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‘Social inequality bad for our health’

The basis of Malta’s national healthcare system is that a person’s ability to pay shouldn’t determine their access to medical treatment. But according to the president of the World Medical Association, ensuring equal access to treatment is not the same as ensuring equality of health.

Prof. Sir Michael Marmot, director of the Institute of Health Equity at University College London. Photo: Matthew MirabelliProf. Sir Michael Marmot, director of the Institute of Health Equity at University College London. Photo: Matthew Mirabelli

“If you have a headache, aspirin is a good cure, but the headache wasn’t due to aspirin deficiency. It’s not lack of healthcare that causes people to get sick in the first place,” says professor Sir Michael Marmot, director of the Institute of Health Equity at University College London.

Prof. Marmot is one of the world’s leading experts on social determinants of health, the study of the way conditions in which people are born, grow, live, work and age impact their health.

In other words, according to Prof. Marmot, social inequality is actually bad for our health.

“Inequities in power, money and resources give rise to inequities in the conditions of daily life,” he says. “These are the features that determine whether people live long healthy lives or suffer premature illness and disability.”

It is well established that lifestyle choices leading to poor health tend to be more prevalent among the more disadvantaged sectors of society. What social determinants of health ap-proaches do, however, is to go a step further and ask why – the “causes behind the causes,” as Prof. Marmot puts it.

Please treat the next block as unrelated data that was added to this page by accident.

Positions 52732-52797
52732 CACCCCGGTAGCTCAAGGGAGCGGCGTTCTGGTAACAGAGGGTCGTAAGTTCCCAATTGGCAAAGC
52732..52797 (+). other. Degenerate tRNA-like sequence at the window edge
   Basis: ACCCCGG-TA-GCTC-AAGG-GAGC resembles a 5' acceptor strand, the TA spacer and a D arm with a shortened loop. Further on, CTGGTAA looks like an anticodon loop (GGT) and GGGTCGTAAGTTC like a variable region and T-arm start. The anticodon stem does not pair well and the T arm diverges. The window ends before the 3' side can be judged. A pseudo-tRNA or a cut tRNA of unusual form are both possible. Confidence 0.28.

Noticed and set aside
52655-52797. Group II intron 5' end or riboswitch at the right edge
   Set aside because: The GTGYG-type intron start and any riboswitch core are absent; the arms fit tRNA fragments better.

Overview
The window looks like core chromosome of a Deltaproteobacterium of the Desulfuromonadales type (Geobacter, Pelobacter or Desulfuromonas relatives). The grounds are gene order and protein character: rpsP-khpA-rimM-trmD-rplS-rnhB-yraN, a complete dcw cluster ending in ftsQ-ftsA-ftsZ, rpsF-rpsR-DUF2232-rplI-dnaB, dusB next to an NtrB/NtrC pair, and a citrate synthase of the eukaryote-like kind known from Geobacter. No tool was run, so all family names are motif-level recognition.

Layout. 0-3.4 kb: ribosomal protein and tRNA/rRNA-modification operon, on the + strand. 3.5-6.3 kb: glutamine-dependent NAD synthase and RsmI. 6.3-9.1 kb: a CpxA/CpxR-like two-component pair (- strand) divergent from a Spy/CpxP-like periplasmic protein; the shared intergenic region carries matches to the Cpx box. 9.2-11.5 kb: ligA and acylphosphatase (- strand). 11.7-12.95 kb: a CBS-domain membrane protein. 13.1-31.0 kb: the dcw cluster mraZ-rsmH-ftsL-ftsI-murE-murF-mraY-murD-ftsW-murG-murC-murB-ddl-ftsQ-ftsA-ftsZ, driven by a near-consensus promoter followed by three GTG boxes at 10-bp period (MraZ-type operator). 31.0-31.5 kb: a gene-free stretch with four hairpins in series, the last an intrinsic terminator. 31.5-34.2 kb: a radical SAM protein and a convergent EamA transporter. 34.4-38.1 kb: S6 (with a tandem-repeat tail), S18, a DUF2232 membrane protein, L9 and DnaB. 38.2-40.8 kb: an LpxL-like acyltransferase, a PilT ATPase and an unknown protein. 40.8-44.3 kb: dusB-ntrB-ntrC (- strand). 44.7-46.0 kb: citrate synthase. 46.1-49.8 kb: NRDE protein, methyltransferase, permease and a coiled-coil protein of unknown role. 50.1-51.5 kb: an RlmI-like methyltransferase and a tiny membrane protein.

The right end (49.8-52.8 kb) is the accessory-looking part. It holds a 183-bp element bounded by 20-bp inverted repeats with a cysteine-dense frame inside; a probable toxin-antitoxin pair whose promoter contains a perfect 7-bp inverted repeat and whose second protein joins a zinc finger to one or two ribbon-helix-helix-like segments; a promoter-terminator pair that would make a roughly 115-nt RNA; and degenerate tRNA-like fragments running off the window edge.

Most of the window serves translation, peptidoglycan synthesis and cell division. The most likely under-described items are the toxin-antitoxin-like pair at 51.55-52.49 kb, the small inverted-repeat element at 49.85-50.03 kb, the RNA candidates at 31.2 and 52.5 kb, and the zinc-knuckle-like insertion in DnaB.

Unemployed young people, he observes, are not ignorant of the long-term effects of smoking, but they have more pressing day-to-day concerns that push these effects out of their minds.

“We see this happening to a less extreme extent all the way up the social hierarchy. People in the middle have to work a good deal harder than the people above them just to do normal everyday stuff.”

The approach goes beyond individual behaviours. From the very beginning of life, Prof. Marmot says, children develop better the higher the socio-economic status of their family – physically, cognitively, linguistically, emotionally and behaviourally.

Inequities in power, money and resources give rise to inequities in the conditions of daily life

Chronic stress is a major factor at all stages: simply put, life is more stressful the lower down the ladder you are.

Crucially it’s not just that the poor do worse than the rich; the problem exists on a sliding scale affecting every class of society.

With social inequality increasing in most societies, the phenomenon has the potential to turn into a major public health crisis in the years to come. It doesn’t make sense, Prof. Marmot suggests, to focus solely on increasing our standards of treatment without investing in creating the conditions for people to stay healthy.

The first step, he says, is reducing the margin of inequality – which according to surveys is seen by people in Europe and the US as a more serious threat to society than climate change or terrorism.

“Increasingly we’re looking at a gap between the top one per cent and everyone else,” Prof. Marmot says. “All systems have some degree of inequality, but there’s a widespread feeling that it’s gone too far.”

Beyond that, the key is “interrupting the link” at various stages in a person’s development, ensuring a background of social injustice does not determine their living conditions and, consequently, their health.

“If the future of work is high-paid, interesting, varied jobs for people at the top and boring, repetitive, stressful, insecure, low-paid jobs for the mass at the bottom, you can see how that would contribute to inequalities in health.”

Prof. Marmot was in Malta for a symposium on the fringes of CHOGM, organised by the Medical Association of Malta.

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